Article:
Tag Archives: charity

Hadrian’s Walk Seemed A Good Idea Eight Months Ago

I can’t quite remember the day when at Dan at All That Comes With It mooted his absolutely barking idea to have a bunch of bloggers march from one end of Hadrian’s wall to another for the benefit of the Joseph Salmon Trust (Donate! Donate!) but I was definitely having breakfast.
“There’s a bunch of bloggers marching across Hadrian’s Wall for charity,” I mentioned to supermum. The children must already have left the room or nothing resembling a conversation would have been taking place.
“You should go,” she said. “It’ll be good for you.”
“Well, maybe I will. Could you cope with the two of them for a week?”
“Don’t see why not. Could you cope with all those strange blogging types?”
Supermum doesn’t blog or Twitter. Or pay any attention to LinkedIn. She does have a Facebook profile but regards that as socially normative. You could say that she harbours certain prejudices about bloggers in general or me in particular. She also knows that the major questions for me would be “Could I cope with all these people I’ve never met? Could I share a room with strangers? Keep up conversations all day and into the evening without going insane? Deal with not being by myself for a whole week?”
Well, we’ll see, won’t we? Everyone I’ve met is lovely (come on – these are people who’ve given up a week of their time to trudge across the north of England and raise nearly £20 – loveliness is part of their job description). But, God, I’m tired – and that’s after only 6 miles!
“Good for you” is also supermum-speak for “You might actually speak to people.” I have. Dan, for example and I had the odd sense that I’d known him for simply ages. Weird, huh? But good weird.
Another weird thing was being the one presented with the bill for twelve people in the Indian restaurant this evening. Perhaps I looked the most authoratative. Perhaps I annoyed the waiter the most.
I’m also pretty sure I’m glad I’ve come, though hearing how little elf cried because I wasn’t there and dudelet whispered “I miss daddy” just before he went to sleep can sap a man’s resolve a little. I just have to remind myself that they don’t seem to care that much when I’m actually at home (even though it isn’t exactly true).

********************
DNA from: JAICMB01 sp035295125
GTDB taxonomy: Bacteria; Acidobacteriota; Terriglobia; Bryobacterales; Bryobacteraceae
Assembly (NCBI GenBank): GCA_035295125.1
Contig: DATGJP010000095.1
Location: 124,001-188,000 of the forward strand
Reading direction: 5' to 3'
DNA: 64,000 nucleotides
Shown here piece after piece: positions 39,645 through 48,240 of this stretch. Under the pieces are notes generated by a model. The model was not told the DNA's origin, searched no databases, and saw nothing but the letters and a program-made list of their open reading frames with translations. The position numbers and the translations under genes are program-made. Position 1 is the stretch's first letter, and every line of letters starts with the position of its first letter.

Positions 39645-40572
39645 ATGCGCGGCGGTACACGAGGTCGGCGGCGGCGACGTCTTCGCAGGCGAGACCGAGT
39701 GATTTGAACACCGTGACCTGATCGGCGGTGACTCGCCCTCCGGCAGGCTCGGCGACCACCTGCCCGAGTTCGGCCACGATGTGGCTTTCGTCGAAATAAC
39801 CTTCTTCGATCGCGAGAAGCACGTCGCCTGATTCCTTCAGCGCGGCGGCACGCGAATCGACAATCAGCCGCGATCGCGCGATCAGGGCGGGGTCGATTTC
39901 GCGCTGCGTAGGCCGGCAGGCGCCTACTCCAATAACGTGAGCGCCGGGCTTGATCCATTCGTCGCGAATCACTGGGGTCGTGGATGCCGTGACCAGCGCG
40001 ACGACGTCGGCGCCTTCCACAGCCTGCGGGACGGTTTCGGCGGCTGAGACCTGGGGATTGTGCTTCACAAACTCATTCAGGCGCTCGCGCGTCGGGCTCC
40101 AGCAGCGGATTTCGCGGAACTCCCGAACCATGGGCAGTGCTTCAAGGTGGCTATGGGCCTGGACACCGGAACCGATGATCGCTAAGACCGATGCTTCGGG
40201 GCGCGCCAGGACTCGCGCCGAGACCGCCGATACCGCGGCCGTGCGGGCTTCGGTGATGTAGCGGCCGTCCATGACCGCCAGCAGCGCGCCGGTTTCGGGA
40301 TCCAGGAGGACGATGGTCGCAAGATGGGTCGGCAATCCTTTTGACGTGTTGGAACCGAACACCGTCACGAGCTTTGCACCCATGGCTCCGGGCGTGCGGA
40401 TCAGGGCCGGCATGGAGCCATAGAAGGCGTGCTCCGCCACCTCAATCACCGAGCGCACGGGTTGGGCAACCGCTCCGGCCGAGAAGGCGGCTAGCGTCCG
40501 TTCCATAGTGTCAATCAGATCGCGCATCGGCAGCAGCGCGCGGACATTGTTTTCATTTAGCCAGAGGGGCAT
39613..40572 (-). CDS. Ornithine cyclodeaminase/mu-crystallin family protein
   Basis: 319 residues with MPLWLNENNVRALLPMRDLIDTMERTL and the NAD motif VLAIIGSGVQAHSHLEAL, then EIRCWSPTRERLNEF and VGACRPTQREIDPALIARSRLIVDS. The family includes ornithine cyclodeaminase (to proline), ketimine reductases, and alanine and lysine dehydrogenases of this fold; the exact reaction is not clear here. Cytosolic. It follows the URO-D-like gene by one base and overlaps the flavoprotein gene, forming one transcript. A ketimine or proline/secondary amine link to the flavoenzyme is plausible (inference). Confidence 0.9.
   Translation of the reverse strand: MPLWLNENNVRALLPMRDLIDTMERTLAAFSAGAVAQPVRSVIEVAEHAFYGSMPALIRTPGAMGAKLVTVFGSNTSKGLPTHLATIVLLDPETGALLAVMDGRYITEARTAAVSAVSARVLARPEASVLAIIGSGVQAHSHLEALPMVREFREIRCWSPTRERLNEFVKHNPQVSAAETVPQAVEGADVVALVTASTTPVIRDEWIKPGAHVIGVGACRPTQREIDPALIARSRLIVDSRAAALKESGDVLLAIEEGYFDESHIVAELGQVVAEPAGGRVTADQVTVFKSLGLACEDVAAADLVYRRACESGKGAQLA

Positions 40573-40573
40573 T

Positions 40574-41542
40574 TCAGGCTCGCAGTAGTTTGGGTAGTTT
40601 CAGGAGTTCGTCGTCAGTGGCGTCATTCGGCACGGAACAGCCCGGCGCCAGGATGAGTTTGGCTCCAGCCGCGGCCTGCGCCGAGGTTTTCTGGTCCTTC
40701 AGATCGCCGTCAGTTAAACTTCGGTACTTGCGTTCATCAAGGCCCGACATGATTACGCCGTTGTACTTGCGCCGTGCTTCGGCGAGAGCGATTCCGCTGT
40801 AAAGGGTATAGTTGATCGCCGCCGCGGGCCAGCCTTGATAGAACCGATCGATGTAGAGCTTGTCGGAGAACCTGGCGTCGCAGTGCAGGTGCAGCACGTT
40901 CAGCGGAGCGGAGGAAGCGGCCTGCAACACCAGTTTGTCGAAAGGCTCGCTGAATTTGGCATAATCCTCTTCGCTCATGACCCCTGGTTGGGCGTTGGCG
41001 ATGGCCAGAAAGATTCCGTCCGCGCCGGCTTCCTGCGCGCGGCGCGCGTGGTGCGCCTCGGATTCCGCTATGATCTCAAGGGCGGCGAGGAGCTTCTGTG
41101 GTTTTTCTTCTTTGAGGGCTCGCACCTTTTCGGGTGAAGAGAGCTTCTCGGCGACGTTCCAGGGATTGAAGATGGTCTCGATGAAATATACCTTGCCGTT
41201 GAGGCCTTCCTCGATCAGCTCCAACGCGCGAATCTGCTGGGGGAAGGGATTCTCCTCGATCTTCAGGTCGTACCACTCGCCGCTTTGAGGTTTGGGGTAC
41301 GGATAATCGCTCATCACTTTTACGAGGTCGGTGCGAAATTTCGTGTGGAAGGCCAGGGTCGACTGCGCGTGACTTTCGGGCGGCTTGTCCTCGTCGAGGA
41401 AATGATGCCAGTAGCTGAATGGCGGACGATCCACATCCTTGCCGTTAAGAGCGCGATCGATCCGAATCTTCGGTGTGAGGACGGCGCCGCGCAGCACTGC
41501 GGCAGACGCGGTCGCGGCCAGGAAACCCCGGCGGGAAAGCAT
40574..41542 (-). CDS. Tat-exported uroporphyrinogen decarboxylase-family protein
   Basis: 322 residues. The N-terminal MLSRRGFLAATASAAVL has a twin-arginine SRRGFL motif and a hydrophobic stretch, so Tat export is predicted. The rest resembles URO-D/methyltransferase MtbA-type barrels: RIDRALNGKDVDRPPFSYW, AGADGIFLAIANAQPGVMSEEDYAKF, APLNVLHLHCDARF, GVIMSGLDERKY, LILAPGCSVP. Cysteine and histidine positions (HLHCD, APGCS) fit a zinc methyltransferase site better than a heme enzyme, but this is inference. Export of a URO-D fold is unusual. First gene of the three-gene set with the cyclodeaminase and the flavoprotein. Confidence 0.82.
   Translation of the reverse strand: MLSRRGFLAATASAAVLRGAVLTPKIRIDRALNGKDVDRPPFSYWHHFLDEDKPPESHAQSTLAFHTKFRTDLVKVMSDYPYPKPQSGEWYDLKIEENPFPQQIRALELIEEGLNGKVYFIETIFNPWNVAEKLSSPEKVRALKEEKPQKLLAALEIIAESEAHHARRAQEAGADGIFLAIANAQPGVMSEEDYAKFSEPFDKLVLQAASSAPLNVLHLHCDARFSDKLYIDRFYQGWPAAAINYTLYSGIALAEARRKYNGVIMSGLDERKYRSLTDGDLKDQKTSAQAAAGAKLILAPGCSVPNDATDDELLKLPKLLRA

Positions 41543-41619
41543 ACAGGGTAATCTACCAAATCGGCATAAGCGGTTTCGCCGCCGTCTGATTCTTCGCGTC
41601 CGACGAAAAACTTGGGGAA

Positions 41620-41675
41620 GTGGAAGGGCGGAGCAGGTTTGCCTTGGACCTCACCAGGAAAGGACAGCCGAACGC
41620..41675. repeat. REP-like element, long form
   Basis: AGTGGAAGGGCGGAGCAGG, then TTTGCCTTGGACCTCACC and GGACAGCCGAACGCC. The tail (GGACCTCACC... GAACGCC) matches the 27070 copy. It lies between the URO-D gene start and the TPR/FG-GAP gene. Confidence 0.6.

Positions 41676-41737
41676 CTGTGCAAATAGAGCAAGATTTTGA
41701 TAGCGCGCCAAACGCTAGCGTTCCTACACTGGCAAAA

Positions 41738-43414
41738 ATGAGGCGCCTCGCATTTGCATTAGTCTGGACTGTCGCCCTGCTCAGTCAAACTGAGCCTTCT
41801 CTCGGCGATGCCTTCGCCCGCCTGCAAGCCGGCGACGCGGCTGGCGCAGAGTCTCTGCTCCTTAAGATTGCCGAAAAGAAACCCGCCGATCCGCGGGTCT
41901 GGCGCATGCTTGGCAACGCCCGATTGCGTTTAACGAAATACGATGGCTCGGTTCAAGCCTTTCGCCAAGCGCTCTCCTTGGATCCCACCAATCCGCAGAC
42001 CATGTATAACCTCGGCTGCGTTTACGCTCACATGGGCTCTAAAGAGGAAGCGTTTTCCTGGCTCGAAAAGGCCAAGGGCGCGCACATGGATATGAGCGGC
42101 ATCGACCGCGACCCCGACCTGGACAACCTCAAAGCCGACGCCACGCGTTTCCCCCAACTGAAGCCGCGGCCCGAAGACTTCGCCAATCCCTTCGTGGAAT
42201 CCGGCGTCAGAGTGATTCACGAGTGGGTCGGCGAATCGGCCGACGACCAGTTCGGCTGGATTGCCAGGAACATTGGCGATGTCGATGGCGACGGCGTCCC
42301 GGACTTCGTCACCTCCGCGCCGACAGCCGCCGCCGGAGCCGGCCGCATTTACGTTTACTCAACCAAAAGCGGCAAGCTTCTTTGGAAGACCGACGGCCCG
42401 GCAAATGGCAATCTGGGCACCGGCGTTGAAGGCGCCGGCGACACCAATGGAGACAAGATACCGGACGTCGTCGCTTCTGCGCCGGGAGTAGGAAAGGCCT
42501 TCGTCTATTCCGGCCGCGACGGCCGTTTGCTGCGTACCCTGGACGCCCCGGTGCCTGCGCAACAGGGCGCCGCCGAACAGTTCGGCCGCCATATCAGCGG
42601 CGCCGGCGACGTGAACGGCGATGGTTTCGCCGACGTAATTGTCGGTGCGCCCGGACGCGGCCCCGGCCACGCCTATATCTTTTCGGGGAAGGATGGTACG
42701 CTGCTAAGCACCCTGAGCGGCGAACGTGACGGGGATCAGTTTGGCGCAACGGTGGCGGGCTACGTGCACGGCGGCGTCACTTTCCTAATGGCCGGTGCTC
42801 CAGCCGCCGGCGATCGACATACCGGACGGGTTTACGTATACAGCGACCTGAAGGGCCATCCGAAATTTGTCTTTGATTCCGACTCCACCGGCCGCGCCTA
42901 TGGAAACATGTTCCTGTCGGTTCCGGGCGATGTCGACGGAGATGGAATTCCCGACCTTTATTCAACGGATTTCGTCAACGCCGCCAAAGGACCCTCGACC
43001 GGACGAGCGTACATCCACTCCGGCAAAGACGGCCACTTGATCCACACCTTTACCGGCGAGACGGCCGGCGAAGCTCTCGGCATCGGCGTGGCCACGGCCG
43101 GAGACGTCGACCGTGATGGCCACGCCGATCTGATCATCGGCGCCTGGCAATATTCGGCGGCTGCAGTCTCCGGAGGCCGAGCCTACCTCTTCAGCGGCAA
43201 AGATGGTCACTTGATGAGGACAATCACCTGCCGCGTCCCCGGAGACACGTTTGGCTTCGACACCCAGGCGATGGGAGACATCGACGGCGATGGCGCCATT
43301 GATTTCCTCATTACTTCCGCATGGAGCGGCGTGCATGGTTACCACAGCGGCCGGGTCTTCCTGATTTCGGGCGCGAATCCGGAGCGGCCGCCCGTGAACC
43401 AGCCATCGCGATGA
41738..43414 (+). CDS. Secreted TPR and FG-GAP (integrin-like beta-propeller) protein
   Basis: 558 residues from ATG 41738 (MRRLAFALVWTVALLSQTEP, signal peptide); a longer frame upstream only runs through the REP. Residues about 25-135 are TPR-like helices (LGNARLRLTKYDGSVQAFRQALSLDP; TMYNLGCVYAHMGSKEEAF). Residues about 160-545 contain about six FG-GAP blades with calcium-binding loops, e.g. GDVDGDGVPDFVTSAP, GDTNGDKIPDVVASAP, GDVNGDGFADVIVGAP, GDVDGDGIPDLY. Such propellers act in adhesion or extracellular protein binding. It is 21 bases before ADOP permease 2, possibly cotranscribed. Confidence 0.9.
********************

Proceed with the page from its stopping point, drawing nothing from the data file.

And finally, here’s an iPhone picture of a weird Newcastle shop. How many instances of “weird” was that?

Hadrian’s Walkers and the Joseph Salmon Trust

This July, I’ll be joining a decidedly international group of bloggers convened by Dan Hughes of All That Comes With It to walk the length of Hadrian’s Wall in support of the Joseph Salmon Trust , a small charity that supports parents who have lost a child in the Huddersfield and Mirfield area of the North of England. In the UK, a shameful number of families still live below the poverty line. Subsistence without state help is an impossibility if you’re caught in that sort of trap and a loving, dignified response to the death of a child is simply impossible. Even something as basic as a headstone is subject to state taxes of 15%. For example, a 2009 article in the Independent placed costs of the average funeral at £7,098.

For disadvantaged families, this is one burden too many at the worst moment in the life of any parent.

The Joseph Salmon Trust was set up after the Salmon family suffered their own loss.

Just over a year after Joseph died, Neil (Joseph’s father) began to think about ways in which other families in a similar situation might be helped. It came to light that, despite there being a number of counselling and research charities related to losing a child, there was nothing specifically to deal with the expenses that ‘saying goodbye’ to the child can incur.

But why, with horrors in the world such as the disasters in Haiti and Chile, should one support arguably less “essential’ services such as helping to pay for funeral expenses? I think we should do both. I try to contribute through the major charities such as Save The Children to the work of those who try to improve the lives of children globally. But I also believe that we need to improve lives closer to home too. If we don’t engage with the inequalities and injustices in our own society, how can we properly empathise and engage with those in the wider world? In ancient societies and so-called ‘primitive’ societies today, funeral rites were a time of community support and grieving. Families did not have to deal with such terrible moments alone. In 21st century Britain, funerals have become another expensive commodity deemed ‘inessential’.

I also had an even more visceral response when I first heard about the Trust last year. I read Dan’s post about the Salmon family, cried and decided that this was something I wanted to provide a little help to.

I’ve set up a Just Giving page for my part walk (hopefully I’ve got it right) and I’d ask you to contribute. This is an anonymous blog to some extent so do check in with Dan or just give straight to the Trust if you prefer (but please let me know – Dan’s given us hefty targets to meet!).

Thanks for reading so far. I’ll be plugging this now and again all being well, I’ll be devoted an entire post to my sore feet in July.